Recently I shared a post about a statue of an African-American that my husband and I found when we were exploring a park in Charleston, North Carolina. One of my readers wondered how many statues there are in the USA of African-Americans. That started me on a search to find other statutes honoring them.
As a fan of President John Adams I have often read about the Boston Massacre which occurred on March 5, 1770. Colonists who were very resentful of the British soldiers stationed in Boston began to gather and taunt a small group of the soldiers daring them to shoot and pelting them with snow, ice and oyster shells.
As often happens when mobs take action, it appears one of the colonists struck a soldier with a rock and they reacted by firing their muskets into the crowd. Three Americans were killed instantly and two more suffered wounds from which they soon died.
Attucks was the first colonist to fall and thus became one of the first to lose his life in the cause of American independence. His body laid in state at Faneuil Hall in Boston until March 8. Colonists printed pamphlets dubbing the event the “Boston Massacre” and made its victims instant martyrs. Rather than a mob out of control they became symbols of liberty. At the time blacks could not be buried in the same cemetery as whites, but in this instance Attucks was buried along with the others killed that night. All five victims were buried in a common grave.
John Adams took quite a chance on any future political career when he defended the British soldiers in court against the charge of murder. Adams described Attucks as the self-appointed leader of the mob’s attack.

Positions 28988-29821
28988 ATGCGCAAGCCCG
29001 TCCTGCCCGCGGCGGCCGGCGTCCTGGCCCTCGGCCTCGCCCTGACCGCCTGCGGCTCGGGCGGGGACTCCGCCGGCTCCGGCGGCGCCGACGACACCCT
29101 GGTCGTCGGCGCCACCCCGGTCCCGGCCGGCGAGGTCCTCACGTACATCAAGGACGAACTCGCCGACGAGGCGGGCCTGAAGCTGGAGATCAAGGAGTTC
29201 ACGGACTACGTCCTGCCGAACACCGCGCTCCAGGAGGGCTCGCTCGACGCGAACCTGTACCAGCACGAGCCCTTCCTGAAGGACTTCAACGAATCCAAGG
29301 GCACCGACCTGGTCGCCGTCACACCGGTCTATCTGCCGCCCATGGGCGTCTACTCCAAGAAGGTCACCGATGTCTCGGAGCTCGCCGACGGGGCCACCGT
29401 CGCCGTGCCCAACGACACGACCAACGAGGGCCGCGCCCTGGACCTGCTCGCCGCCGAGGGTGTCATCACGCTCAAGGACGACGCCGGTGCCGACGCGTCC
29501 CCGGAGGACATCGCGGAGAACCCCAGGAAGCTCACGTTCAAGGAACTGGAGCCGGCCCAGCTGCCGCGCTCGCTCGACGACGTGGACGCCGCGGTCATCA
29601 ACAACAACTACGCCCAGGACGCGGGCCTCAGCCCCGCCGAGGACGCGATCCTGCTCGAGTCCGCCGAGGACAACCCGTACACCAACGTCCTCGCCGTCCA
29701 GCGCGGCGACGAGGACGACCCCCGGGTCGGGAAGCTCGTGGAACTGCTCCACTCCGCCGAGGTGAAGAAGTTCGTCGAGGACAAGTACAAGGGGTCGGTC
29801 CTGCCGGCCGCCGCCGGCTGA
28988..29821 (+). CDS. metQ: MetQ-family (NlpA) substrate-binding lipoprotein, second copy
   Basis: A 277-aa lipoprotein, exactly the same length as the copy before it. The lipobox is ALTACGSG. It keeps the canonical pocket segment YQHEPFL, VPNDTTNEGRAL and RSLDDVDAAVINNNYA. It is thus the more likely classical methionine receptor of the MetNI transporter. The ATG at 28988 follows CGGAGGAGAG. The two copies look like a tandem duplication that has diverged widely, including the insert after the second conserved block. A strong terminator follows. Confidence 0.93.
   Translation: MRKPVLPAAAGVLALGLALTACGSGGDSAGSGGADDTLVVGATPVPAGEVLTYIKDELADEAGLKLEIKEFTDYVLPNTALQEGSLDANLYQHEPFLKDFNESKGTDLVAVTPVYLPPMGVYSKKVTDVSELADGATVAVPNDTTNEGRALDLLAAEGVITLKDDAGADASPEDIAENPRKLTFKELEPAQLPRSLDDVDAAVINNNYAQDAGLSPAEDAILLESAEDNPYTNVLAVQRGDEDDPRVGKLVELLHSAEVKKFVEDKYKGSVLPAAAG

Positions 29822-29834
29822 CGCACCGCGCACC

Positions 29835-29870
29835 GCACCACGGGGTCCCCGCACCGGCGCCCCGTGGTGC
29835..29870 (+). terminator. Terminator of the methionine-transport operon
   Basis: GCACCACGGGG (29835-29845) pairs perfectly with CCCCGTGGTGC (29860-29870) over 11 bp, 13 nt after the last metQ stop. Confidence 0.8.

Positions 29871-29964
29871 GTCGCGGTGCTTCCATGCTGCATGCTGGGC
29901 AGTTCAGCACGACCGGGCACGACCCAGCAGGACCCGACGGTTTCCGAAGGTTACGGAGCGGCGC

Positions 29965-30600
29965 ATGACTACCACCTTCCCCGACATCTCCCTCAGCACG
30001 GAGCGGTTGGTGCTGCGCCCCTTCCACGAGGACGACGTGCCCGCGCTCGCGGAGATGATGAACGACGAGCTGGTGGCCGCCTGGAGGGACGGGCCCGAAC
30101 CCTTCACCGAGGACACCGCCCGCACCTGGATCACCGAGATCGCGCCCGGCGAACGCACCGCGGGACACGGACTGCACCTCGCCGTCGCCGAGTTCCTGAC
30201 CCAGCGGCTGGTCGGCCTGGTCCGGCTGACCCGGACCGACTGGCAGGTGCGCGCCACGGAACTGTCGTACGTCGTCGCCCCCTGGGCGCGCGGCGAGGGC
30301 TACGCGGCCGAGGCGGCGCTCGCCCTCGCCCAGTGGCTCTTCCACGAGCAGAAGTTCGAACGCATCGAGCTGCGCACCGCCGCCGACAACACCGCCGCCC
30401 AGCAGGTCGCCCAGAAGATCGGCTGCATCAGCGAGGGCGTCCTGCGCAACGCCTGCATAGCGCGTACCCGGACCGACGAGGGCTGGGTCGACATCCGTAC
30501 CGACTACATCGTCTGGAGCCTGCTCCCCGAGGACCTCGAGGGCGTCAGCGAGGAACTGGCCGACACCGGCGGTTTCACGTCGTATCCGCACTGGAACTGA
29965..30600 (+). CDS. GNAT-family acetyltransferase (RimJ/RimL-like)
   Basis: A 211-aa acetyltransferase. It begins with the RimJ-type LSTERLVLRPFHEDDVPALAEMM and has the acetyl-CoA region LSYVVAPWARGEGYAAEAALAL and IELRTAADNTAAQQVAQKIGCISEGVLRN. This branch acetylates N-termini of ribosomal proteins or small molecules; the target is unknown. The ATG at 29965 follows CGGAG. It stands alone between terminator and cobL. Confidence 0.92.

Every year leading up to the Revolutionary War the citizens of Boston observed the anniversary of the Boston Massacre.
In 1858 a “Crispus Attucks Days” was established and a memorial was erected to the five martyrs: Crispus Attucks, James Caldwell, Patrick Carr, Samuel Gray and Samuel Maverick.
While this is not a statue dedicated to Crispus Attucks alone, it is quite remarkable that, given the attitude of that age toward blacks, that he was buried with the others and included in this memorial.
Ten to 15 black soldiers fought against the British at the battles of Lexington and Bunker Hill. Although two of these men were recognized early for their bravery, Salem Poor and Peter Salem, it quickly became clear that while the founding fathers spoke of all men being created equal, they did not include enslaved blacks in that category. Sadly, the 5,000 to 8,000 blacks who contributed to the cause of liberty both in combatant roles in battle and in noncombatant roles were never given recognition for their service and never granted the liberty the War was supposed to give to all men.